By Royal Society for Public Health (2018)
This report, written with ukactive, explores how fitness professionals can play an enhanced role in supporting the public’s health. It calls for GP drop-in and smoking cessation services inside gyms and leisure centres to help ease pressure on local health facilities and improve access to health improvement services.
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By Centre for Mental Health (2018)
This report highlights that people who have difficulties with alcohol and mental health are still not getting the help and support they need. It is based on a survey and seminar session held with professionals working in mental health and/or alcohol services across the country. It finds that co-morbidity is a barrier to treatment, and support for people with co-occurring alcohol and mental health problems is too often poor and fragmented.
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by NICE (2018)
NICE and Public Health England have published updated guidelines on the best ways to help people quit smoking. This guideline covers stop smoking interventions and services delivered in primary care and community settings. It aims to ensure that everyone who smokes is advised and encouraged to stop and given the support they need. It emphasises the importance of targeting vulnerable groups who are heavy smokers or have difficulty with smoking cessation.
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By National Academies of Sciences, Engineering, and Medicine et al. (2018)
Millions of Americans use e-cigarettes. Despite their popularity, little is known about their health effects. Some suggest that e-cigarettes likely confer lower risk compared to combustible tobacco cigarettes, because they do not expose users to toxicants produced through combustion. Proponents of e-cigarette use also tout the potential benefits of e-cigarettes as devices that could help combustible tobacco cigarette smokers to quit and thereby reduce tobacco-related health risks. Others are concerned about the exposure to potentially toxic substances contained in e-cigarette emissions, especially in individuals who have never used tobacco products such as youth and young adults. Given their relatively recent introduction, there has been little time for a scientific body of evidence to develop on the health effects of e-cigarettes.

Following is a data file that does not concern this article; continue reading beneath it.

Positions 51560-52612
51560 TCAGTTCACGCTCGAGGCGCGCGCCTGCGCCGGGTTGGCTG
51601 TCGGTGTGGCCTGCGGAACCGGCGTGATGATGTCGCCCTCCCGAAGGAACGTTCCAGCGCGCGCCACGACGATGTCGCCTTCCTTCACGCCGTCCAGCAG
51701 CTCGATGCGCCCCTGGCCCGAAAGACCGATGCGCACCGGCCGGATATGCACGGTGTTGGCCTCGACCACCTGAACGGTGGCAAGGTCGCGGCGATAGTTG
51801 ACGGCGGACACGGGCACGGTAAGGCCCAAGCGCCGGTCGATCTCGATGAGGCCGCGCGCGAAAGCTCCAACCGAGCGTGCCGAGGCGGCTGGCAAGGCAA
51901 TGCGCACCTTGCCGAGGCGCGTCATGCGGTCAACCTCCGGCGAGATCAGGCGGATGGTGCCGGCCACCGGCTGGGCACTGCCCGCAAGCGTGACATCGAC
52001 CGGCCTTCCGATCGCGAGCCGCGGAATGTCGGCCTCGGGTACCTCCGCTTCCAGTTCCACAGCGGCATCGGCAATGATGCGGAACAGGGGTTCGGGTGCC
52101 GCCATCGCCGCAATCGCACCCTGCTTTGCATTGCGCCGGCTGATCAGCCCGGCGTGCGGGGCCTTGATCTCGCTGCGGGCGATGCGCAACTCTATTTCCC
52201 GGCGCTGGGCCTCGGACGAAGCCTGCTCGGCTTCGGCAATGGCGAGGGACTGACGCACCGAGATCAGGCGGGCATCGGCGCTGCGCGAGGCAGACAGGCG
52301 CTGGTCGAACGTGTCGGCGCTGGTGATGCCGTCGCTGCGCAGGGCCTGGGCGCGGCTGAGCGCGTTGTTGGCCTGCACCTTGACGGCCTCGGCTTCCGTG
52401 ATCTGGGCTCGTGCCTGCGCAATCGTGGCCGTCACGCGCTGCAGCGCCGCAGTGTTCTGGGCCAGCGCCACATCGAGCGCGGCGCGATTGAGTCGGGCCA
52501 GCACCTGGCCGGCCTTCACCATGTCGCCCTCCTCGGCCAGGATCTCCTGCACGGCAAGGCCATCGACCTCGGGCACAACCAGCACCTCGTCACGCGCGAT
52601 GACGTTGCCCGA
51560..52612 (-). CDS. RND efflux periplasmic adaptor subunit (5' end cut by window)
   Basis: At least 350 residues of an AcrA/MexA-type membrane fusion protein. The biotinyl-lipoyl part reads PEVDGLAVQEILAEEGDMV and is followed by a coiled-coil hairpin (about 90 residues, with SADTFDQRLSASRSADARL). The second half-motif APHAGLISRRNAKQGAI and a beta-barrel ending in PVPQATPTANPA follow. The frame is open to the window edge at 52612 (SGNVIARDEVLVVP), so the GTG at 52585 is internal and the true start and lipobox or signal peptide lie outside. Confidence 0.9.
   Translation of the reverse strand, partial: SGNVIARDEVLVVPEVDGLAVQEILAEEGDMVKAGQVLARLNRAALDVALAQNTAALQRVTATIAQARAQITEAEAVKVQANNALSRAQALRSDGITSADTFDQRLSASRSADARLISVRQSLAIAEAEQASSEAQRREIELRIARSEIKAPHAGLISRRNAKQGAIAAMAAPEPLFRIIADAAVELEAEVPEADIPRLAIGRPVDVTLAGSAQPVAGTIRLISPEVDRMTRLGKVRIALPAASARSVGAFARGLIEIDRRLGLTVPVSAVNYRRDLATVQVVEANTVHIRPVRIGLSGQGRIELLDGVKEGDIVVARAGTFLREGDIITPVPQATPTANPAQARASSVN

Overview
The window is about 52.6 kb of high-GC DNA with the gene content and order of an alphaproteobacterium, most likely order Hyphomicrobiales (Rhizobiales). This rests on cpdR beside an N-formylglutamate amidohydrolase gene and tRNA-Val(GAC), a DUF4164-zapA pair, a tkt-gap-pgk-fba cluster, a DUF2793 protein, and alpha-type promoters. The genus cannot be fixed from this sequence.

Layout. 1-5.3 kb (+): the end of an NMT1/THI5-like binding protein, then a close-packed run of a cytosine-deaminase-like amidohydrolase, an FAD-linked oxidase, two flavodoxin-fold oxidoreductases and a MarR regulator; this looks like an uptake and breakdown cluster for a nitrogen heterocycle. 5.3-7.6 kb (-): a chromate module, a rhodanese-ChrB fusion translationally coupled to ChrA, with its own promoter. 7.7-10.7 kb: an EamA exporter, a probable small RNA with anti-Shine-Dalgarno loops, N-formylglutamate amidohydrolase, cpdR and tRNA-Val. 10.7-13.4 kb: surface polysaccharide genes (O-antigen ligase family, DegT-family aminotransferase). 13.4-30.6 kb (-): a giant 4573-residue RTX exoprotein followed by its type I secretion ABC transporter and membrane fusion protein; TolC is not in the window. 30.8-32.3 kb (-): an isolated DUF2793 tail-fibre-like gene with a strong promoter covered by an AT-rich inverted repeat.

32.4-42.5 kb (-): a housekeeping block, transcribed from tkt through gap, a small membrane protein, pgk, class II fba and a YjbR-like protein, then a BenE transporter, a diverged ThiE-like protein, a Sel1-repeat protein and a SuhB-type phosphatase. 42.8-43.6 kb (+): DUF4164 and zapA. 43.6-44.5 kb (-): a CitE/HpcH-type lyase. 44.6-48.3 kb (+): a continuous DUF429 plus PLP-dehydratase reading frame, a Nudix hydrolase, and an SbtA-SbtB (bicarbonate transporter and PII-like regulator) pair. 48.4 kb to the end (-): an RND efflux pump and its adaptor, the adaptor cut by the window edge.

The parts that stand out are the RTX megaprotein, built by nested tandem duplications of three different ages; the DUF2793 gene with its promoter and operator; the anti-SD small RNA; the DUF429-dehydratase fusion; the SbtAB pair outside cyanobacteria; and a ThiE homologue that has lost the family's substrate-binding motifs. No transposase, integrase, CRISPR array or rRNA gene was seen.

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White, P. et al. Journal of Public Health, 2018, doi.org/10.1093/pubmed/fdy026
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Since 2013, local authorities in England have been responsible for commissioning preventative public health interventions. The aim of this systematic review was to support commissioning by collating published data on economic evaluations and modelling of local authority commissioned public health preventative interventions in the UK.
Following the PRISMA protocol, we searched for economic evaluations of preventative intervention studies in four different areas: overweight and obesity, physical inactivity, alcohol and illicit drugs use and smoking cessation. The systematic review identified studies between January 1994 and February 2015, using five databases. We synthesized the studies to identify the key methods and examined results of the economic evaluations.
The majority of the evaluations related to cost-effectiveness, rather than cost-benefit analyses or cost-utility analyses. These analyses found preventative interventions to be cost effective, though the context of the interventions differed between the studies.
Preventative public health interventions in general are cost-effective. There is a need for further studies to support justification of continued and/or increased funding for public health interventions. There is much variation between the types of economically evaluated preventative interventions in our review. Broader studies incorporating different contexts may help support funding for local authority-sponsored public health initiatives.
By Public Health England (2018)
In the government’s Tobacco Control Plan for England, Public Health England (PHE) was asked to update its 2015 evidence review on e-cigarettes and other novel nicotine delivery systems annually until the end of the current Parliament in 2022.
PHE commissioned a group of leading tobacco control researchers from the UK Centre for Tobacco and Alcohol Studies (UKCTAS) to produce this report, which underwent international peer review.
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